At first glance, things looked pretty good at Holy Trinity Episcopal Church in Melbourne after Hurricane Irma roared through in mid-September.
The church’s historic chapel that dates to 1886 was still standing. “I was so thankful to God that it was still standing,” says co-rector Fr. Stephen Easterday.
Things were a little different, however, in the church. When Easterday walked in, he was greeted by a smell. “I knew then that we had water damage, and that we needed to dry things out quickly,” he said.
Specifically, the school courtyard flooded and surface water went into the parish hall and prayer room. Water also penetrated the walls and windows on the east side of the church and nursery rooms.
With no electricity at the church, drying things out could have been an impossible task. But help arrived.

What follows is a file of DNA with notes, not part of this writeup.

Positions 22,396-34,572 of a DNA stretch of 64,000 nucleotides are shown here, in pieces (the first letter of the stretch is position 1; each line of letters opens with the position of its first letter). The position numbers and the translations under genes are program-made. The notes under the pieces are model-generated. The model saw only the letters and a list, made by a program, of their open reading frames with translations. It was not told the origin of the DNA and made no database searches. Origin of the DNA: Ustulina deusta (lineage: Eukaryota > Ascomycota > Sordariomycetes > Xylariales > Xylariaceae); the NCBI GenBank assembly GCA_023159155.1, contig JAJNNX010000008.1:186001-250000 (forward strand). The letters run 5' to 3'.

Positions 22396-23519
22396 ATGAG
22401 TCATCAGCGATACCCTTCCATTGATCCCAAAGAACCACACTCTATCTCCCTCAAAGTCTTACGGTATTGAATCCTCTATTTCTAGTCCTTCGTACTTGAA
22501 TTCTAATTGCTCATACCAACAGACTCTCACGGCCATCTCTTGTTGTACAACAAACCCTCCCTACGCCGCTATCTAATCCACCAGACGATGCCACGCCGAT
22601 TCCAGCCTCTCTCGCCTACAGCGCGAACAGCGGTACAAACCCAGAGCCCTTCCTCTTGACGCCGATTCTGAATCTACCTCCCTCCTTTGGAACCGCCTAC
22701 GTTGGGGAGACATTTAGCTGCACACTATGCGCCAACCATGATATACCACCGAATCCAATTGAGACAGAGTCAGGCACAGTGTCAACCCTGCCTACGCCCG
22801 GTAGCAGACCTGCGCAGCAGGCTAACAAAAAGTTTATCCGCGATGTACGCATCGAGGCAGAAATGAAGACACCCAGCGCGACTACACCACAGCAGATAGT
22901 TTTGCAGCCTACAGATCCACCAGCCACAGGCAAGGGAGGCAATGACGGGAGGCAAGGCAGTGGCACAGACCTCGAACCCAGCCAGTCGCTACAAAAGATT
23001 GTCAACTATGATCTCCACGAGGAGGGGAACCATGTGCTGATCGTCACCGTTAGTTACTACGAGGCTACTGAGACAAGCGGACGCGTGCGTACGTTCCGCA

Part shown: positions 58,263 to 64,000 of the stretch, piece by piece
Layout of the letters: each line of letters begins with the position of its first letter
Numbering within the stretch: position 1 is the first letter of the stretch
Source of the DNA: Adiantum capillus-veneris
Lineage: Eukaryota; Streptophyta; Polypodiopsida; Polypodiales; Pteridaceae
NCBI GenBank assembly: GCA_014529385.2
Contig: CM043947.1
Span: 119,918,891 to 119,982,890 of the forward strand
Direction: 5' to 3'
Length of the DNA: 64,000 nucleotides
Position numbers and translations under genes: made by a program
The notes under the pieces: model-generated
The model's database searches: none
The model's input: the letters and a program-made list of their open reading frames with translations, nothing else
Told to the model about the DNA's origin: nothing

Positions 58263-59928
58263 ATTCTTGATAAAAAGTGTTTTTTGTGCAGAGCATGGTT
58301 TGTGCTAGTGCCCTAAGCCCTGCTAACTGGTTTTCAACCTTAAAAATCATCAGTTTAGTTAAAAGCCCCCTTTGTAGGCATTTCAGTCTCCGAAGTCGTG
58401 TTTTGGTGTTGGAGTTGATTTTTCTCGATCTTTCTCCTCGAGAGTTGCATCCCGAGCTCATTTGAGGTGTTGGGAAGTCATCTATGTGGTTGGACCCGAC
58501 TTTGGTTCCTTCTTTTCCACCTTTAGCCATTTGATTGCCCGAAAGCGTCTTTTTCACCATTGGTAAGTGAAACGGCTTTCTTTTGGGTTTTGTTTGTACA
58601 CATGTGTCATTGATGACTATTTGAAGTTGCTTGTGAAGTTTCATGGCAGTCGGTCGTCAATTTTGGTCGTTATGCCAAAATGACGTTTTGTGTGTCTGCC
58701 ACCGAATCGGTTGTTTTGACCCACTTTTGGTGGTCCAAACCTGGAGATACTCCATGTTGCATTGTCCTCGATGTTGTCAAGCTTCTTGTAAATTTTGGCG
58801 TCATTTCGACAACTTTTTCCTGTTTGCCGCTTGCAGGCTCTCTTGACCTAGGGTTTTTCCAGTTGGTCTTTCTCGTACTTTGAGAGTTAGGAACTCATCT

“Through the hard work of volunteers who showed up with generators to power the water removal company’s equipment, the church was able to dry out the spaces flooded in the first six days after the hurricane,” Easterday said.
The church is bouncing back and is proceeding with repairs, and it has been a monstrous task.
“Four thousand square feet of carpet has now been ordered to replace carpets that were spoiled in the flood,” Easterday said. “Wallboard has now been removed and replaced in the nursery rooms, and we are investigating ways to reseal the east wall of the church.”
In addition to the water damage, the steeple cross was blown down, signage was stripped from buildings, and trees were snapped in two. The steeple cross was recovered from a classroom roof and will be restored by a parishioner.
The parish also lost trees and a fence. Easterday summed it up this way: “All in all, we are grateful to God that the damage was limited, and that the repairs are now in process. We hold in prayer those who suffered much greater damage.”
Those who wish to help expedite Holy Trinity’s repair process are welcome to donate or volunteer for the church. For more information, call 321-723-5272.